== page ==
If the decade from 2000-2010 was about initiation and promulgation of Right to Education in school education, the current decade beginning 2020 is going to be the decade of ‘universal’ Foundational Literacy and Numeracy (FLN). While RTE had a historic basis, backing of international conventions and a vibrant activism behind it, FLN is more of a discovery and exploration together in search of commoditizing childhoods but also importantly putting early education in its rightful place. The attention and priority FLN is receiving could be a turning point for schooling in this country as it will potentially reverse dropout rates at both primary and secondary levels and also help in developing cognitive abilities in children along with good values and creativity.
The obvious challenges in FLN include integrating play and nursery classes with the formal schooling system and universalize it on pattern of SSA. It appears far more challenging as the ‘qualified’ teacher cadre is yet to be born in absence of a qualification and training framework. However, with the release of model curriculum, ‘Jaadui Pitara’ for foundational stage in February 2023, the Government has taken a huge first step. As much of this whole mission is organic and brand new in some way, it will perhaps evolve at its own pace.
Both parental support as well as science are fundamentally in its favor and therefore it creates a big opportunity for stakeholders to nourish it. The private sector including a colossal network of budget schools have largely grown on filling this gap and as the standardization framework picks up, shake up and wake up is also going to be interesting. In all this, the Government of India, has taken the right call and is leading the mission, which is good for developing a scalable and standardized pre-primary or pre-schooling subsystem in the country. If all goes well, by 2047, India would have transformed to a country in the league of OECD countries thanks to a human capital foundationally educated for a lifelong learning and value sets.
In this quest, the second edition of the Sate of Foundational Literacy and Numeracy (FLN) Report released on Feb 24 on expected lines shows India’s journey to universalization of FLN is going to be arduous but possible. Also, while the impact of Covid pandemic and the resultant learning loss of two years for children aged below 10 years has a role in the disappointing revelations in the report, still equally is heartening to note that the report has laid the evidence for ideation of FLN implementable action plans besides a clear emphasis on promoting teaching in mother tongue.
The report is published independently by the Institute for Competitiveness India, the Indian knot in the global network of the Institute for Strategy and Competitiveness at Harvard Business School on the mandate of the Economic Advisory Council to the Prime Minister (EAC-PM).
Showing optimism on the FLN mission the report says, “The goal of universal foundational literacy and numeracy by 2026- 27 is achievable, considering the rigorous and constant efforts of the government. Additionally, the recent budget allocation towards the Samagra Shiksha mission increased by almost 20 per cent, from in 2021-22 (revised estimate) Rs. 31,050 crores to Rs. 37,383 crores. Post -pandemic, after the humanitarian and health crisis, the central government merged various schemes like Scheme for Adolescent girls and Poshan Abhiyaan and re -aligned them as Saksham Anganwadi and Poshan 2.0 for increasing outcomes.”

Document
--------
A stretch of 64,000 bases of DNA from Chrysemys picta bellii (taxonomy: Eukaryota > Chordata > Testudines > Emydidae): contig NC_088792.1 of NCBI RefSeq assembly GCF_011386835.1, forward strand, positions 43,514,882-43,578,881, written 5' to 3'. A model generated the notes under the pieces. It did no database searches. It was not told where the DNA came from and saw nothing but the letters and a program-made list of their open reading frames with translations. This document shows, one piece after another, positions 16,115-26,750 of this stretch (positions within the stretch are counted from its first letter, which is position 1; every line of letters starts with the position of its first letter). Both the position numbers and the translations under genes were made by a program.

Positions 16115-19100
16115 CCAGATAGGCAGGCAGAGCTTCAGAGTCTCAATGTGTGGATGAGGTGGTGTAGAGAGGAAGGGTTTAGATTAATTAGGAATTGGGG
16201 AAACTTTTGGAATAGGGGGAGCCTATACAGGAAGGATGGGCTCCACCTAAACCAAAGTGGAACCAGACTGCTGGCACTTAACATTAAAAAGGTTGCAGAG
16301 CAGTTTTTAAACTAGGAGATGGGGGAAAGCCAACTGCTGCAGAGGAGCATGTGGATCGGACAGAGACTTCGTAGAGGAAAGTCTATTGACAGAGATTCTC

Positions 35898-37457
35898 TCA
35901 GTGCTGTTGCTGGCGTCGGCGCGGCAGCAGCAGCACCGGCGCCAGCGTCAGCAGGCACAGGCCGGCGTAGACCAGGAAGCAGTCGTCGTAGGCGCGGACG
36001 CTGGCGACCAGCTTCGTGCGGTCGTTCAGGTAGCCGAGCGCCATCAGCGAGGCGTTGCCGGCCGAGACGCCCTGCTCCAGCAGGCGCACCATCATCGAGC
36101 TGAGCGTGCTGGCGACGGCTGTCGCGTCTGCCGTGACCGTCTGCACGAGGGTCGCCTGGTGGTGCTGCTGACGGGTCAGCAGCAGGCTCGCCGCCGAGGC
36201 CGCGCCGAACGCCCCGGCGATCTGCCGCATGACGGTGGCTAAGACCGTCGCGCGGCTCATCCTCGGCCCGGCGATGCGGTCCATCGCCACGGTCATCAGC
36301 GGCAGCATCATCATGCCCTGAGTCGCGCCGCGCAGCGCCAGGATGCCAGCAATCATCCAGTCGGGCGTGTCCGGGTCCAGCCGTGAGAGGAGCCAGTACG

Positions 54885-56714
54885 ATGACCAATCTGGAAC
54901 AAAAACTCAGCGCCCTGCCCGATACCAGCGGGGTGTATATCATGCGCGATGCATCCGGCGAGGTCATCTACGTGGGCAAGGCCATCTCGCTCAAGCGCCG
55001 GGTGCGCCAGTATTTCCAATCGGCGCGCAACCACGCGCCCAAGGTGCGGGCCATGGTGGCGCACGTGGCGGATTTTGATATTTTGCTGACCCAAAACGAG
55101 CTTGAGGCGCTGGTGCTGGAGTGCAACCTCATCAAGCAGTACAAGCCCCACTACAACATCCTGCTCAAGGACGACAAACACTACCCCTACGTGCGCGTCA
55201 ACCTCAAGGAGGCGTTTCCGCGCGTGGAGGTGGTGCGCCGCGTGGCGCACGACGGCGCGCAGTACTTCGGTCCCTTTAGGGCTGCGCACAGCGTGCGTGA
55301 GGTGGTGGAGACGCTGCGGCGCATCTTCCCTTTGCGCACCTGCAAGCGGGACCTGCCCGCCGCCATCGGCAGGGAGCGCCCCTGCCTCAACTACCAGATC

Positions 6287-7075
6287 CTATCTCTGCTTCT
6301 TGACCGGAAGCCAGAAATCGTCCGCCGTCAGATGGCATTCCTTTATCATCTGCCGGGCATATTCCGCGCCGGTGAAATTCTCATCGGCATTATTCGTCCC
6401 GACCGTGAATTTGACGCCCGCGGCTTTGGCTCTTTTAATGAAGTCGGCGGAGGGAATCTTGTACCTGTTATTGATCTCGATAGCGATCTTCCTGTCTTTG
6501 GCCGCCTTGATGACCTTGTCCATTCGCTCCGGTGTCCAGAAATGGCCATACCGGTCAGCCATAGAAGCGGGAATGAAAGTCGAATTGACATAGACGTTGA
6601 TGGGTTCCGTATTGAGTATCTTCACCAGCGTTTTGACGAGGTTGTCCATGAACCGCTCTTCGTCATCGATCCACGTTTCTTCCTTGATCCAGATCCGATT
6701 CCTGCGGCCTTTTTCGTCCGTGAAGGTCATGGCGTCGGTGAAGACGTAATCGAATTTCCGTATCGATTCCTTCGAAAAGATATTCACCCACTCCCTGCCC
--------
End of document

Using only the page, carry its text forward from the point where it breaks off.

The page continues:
The National Education Policy (NEP) 2020, which for the first time strongly recognizes the criticality of early education and advocates its mainstreaming in the school education has also laid the basis for an urgent national mission in FLN. In that spirit of urgency, the Government of India launched NIPUN Bharat on 5th July 2021 to achieve universal foundational literacy and numeracy by 2026. And, to build an understanding of the overall state of Foundational Learning and identify bottlenecks for each state/UT along with ensuring data-driven policy for maximized impact, the Economic Advisory Council to the Prime Minister (EAC-PM) mandated publication of the State of Foundational Literacy and Numeracy in India based on Foundational learning study (FLS).
The study conducted by the Ministry of Education, National Council of Educational research and Training (NCERT), and supported by UNICEF, India to provide valid and reliable data about the performance of Grade 3 students on the learning outcomes along with NAS (National Achievement Survey) data is being used by the Institute for Competitiveness India to prepare and publish the State of Foundational Literacy and Numeracy (FLN) Report in India along with the Foundational Literacy and Numeracy (FLN) Index for states and UTs. The index which comprises of five pillars– Educational Infrastructure, Access to Education, Basic Health, Leaning Outcomes and Governance subdivided into 36 indicators. Further, these pillars are also mapped to the Sustainable Development Goals 2030 of Zero Hunger, Good health and Wellbeing and Access to Education– continues to act as a benchmark in assessing the performance of states and union territories and promoting peer-to-peer learning to enhance their respective performances. The first such report was published in December 2021.
The second edition of the Sate of FLN report based on one -on -one oral test to a set of questions of 86,000 Grade 3 students in 20 different languages across 10,000 schools in the country, focused on language as a critical foundational skill and its importance in acquiring early literacy. The overall study aimed to establish reading proficiency benchmarks for fluency and comprehension for each language and proficiency benchmarks for numeracy. The Global Proficiency Framework for Reading that defines the global minimum proficiency levels that learners were used for benchmarking in the study and comprise of four levels—Below Partially Meets (BPM), Partially Meets (PM), Meets (M), and Exceeds (E) global minimum proficiency.